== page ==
[Work In Progress] Adjusting project design

Every failure is a stepping stone that leads to success.

Although we are pleased with the progress of the project, not everything goes as planned. It is important for us to be flexible in designing the project from lessons we learn while doing the field work. Our photovoice project* with children in Cuncani is a perfect example of this. In this blog, I would like to share some lessons we have learned with the photovoice project.

Lesson 1: Planning a time to teach the children how to use the equipmentPhotovoice Nexos

We found it necessary to schedule a time and place to meet with the children and show them how to use the equipment. The original plan was for the coordinator to visit the school every week and show the children at that time. However, the teachers strike in the Cusco region, which lasted for more than two months, prevented us from carrying out this plan. Under these circumstances, it was difficult to reschedule the workshops, since the community has limited communication methods (Cuncani does not have phone service or internet). To fix this problem, and ensure the progression of the project, we coordinated with the students to create a schedule of training workshops based on their availability. Also, with the help of the community, we decided to carry out an hour-long after-school workshop in the community centre.


Lesson 2: Greater emphasis explaining the purpose of the project

During the workshops, we had instructed the kids to take pictures of all of their meals for 7 days. Even though the students have followed the guideline to take the photos of their meals, they did not take pictures of everything they ate. Our local coordinator, Saturnina, has indicated the need of NC to focus on explaining the project to the parents in order to have their cooperation. It was clear that we needed to explain in greater detail the importance of the project and enlist help from the parents. I will be sure in the future to allocate time in explaining to the children the purpose of the project and provide appropriate guidelines on how to make a food journal so that they will not miss a single meal of the week.

Lesson 3: Process of selecting participants

Embarking on a project as this requires flexibility, but we learned our original method of selecting participants was too flexible. We have worked with children ranging from 7 to 11 years old. Each one is curious about the use of camera and wants to be involved in the project. However, a 7-year-old boy, who was competent with the camera during the workshop, but could not take the pictures while at his home. Therefore, we decided to focus on students in grade 5, who are old enough to understand the project’s purpose, and be capable of using a camera to take pictures of their meals. At the same time, working with a small number of kids (there are 9 students in grade 5 at Cuncani’s primary school) allows us to complete the project more easily in the planned timeframe versus involving all children who are interested.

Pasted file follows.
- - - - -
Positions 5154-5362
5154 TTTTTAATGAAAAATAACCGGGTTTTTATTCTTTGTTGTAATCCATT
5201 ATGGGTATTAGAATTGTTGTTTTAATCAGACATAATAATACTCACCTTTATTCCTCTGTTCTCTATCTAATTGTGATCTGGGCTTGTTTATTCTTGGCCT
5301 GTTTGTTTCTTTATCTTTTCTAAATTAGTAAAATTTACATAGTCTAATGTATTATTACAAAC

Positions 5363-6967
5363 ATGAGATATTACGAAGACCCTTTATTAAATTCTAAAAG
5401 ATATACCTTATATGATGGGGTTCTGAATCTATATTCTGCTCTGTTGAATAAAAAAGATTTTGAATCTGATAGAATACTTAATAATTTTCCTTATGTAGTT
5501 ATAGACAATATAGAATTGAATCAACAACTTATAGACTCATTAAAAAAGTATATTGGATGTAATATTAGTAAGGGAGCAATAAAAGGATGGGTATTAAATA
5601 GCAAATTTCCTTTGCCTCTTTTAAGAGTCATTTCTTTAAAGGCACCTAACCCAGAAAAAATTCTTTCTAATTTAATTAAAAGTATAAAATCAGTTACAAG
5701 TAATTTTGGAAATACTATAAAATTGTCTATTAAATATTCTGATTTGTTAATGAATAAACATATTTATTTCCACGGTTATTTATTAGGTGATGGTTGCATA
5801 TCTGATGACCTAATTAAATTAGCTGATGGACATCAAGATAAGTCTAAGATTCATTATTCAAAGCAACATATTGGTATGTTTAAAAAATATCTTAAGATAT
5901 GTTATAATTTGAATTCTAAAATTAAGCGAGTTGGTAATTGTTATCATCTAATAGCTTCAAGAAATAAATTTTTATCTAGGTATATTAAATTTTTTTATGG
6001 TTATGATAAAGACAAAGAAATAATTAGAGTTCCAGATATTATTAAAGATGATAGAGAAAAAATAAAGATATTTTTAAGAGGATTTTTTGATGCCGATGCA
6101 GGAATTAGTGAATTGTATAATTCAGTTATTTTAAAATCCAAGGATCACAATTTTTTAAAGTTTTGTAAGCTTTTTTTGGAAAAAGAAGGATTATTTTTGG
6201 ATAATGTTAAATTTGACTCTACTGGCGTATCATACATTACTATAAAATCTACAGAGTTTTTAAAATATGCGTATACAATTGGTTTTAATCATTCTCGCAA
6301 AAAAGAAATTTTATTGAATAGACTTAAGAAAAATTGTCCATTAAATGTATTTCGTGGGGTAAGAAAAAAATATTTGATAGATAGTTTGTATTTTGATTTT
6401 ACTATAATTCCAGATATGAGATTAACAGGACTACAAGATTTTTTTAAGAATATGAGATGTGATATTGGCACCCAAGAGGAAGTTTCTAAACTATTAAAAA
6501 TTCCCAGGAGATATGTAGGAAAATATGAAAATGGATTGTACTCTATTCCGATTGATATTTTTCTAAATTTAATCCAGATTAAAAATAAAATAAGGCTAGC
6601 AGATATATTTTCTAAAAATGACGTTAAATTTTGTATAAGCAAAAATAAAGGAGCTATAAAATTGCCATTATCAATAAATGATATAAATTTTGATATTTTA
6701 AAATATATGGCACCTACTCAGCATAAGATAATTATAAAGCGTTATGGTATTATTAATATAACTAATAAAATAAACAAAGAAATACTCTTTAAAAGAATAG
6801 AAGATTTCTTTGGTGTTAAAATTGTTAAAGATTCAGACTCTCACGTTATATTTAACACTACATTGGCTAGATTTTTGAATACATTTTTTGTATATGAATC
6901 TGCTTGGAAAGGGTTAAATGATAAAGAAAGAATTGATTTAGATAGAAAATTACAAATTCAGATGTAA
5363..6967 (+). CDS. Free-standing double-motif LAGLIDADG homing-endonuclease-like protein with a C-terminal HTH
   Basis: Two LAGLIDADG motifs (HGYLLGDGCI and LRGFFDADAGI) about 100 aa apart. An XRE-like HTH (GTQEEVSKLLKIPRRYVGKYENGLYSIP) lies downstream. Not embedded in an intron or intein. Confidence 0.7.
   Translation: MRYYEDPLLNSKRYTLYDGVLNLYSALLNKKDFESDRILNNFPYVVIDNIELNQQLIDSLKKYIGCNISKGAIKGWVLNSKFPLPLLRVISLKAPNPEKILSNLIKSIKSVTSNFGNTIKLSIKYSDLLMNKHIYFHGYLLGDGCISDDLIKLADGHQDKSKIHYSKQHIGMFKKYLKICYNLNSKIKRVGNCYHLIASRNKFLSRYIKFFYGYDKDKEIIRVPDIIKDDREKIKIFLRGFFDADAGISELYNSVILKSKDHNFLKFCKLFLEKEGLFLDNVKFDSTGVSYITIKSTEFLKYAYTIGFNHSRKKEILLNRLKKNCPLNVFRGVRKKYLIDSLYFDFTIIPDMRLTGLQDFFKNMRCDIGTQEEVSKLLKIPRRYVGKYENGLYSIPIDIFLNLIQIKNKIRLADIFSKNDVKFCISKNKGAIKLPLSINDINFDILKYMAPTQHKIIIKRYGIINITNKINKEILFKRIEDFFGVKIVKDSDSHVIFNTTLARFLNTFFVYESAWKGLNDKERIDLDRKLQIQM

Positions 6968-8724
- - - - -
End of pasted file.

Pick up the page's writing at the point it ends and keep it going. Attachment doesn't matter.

Based on the challenges from the original project design, we were able to adjust it easily. It’s a learning process, but the great part of working as a project coordinator for NC is that I have the ability to make these modifications. With the responsibility to carry out the project, and I have experienced the first-hand issues at the ground level. I believe a good field-worker is a someone who makes the most out of their mistakes and uses them to improve the situation. Our photovoice project is still a work in the process of finding a method that works best in Cuncani. Despite all the challenges, we believe this project has the potential to help measure the nutrition level of the community, while establishing a working relationship with all people involved.


* NC uses the photovoice as one indicator to measure the nutrition level of the community. The objective of the project is to capture with photography what family’s daily meals are really like in the community.